Tuesday, August 14, 2007

Delusion II - The Preface

Imagine no religion. As an overview of the theme - "Religion is Bad", he asserts that without people who believe in God, there would be none of a list of crimes that are invariably (and perhaps dangerously) attributed to the religiousness of those that participate in these crimes. Those that believe that the root cause of 9/11 is the Islamic religion, are fuelling the fire that created the retaliatory backlash against islam in the US. This I believe is a wrong and dangerous consequence in believing it is the religion that is bad and not that criminals are bad no matter what they believe. The economist intelligence unit for one, in their report on Suicide terrorism come to the conclusion that suicide terrorism is being embraced for the rewards in this world, not the next. This counters Dawkins' assertion, and therefore I shall not accept it as proven at all. I await with expectation for someone to tell me where in the book he proves that non-God-fearing people are less likely to be organised criminals of similar vein. It is not enough to demonstrate that people are doing bad things in the name of a God - One must show a causal link, and society-wide or world-wide comparative analysis. Most importantly, what is Dawkins' take on good and bad? Is he advocating for moral relativism or do we decide democratically as we go? How are we to argue what is good and bad without a definition that we can agree on?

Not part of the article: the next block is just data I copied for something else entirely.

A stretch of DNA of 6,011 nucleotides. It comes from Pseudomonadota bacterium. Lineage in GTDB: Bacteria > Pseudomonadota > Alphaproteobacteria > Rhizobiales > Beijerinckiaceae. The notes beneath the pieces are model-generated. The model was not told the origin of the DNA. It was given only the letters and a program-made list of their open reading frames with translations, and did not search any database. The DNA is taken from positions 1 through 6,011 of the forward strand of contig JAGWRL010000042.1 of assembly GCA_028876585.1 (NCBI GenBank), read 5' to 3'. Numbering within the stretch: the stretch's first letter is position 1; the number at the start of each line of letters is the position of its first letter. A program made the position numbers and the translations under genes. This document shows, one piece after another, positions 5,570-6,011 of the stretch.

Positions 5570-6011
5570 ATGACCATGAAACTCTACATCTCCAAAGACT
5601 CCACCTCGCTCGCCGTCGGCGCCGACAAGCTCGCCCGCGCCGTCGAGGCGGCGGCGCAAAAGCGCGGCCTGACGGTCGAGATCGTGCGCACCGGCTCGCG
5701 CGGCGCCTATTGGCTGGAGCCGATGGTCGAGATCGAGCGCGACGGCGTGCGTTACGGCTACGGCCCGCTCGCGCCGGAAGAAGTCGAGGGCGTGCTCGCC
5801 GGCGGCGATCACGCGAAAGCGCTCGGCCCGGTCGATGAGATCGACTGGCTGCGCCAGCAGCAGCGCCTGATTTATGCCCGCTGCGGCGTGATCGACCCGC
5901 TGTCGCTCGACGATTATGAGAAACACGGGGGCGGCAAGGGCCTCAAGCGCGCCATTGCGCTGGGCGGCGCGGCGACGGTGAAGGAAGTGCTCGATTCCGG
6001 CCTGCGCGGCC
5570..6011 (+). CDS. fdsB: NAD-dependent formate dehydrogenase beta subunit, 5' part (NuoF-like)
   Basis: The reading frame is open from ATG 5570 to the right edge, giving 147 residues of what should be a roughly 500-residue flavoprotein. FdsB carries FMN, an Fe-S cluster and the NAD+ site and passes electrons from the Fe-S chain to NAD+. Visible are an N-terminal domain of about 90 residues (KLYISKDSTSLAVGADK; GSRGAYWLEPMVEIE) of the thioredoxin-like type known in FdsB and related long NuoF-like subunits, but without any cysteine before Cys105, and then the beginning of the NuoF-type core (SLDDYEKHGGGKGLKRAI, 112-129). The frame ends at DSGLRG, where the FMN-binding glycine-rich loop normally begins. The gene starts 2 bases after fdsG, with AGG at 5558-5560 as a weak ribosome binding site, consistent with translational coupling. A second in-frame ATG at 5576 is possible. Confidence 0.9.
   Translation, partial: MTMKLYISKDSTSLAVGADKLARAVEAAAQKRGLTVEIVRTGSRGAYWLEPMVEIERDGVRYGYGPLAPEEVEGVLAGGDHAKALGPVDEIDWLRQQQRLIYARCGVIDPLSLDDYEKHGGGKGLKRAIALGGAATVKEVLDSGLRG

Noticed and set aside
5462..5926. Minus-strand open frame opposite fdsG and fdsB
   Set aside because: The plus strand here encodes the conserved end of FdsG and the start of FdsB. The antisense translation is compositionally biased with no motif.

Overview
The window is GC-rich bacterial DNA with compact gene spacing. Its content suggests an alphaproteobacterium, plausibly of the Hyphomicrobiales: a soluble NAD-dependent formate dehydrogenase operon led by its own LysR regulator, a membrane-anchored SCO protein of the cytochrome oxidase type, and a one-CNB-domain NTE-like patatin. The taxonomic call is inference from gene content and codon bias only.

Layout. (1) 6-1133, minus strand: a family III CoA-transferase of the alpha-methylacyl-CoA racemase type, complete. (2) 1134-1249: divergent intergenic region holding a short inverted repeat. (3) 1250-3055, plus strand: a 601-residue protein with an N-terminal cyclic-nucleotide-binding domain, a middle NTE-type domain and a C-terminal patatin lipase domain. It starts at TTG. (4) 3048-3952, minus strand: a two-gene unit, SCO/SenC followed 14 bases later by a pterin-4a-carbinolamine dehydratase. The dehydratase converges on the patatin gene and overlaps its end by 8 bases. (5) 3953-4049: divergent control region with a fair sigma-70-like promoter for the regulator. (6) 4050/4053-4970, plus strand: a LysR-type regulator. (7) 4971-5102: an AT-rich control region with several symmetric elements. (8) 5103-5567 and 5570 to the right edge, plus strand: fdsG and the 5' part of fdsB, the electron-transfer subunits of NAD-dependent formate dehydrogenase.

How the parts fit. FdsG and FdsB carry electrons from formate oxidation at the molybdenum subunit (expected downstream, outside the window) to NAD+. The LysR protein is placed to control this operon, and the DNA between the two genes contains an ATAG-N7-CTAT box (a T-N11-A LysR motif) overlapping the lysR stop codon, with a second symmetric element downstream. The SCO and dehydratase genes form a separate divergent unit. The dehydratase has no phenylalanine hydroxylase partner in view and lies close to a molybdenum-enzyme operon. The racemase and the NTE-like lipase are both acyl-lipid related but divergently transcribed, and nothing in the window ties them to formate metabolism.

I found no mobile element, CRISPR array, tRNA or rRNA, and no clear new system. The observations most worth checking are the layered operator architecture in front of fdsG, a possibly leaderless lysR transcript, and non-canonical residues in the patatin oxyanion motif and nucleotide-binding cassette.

1 comment:

Dr. Clam said...

I know you haven't gotten there yet, but here is another quote to bear in mind when you reach Dawkins' core argument:

"Animism and polytheism were succeeded by monotheism in Israel on moral and political grounds. Baal was not rejected because the orderly character of nature suggested a single governor of the universe, but because the Lord was regarded as a jealous god. The unity of God is rather the sign of man’s attempt to unify his own moral life by following one law, than an explanation of the reign of law in the world."
-JBS Haldane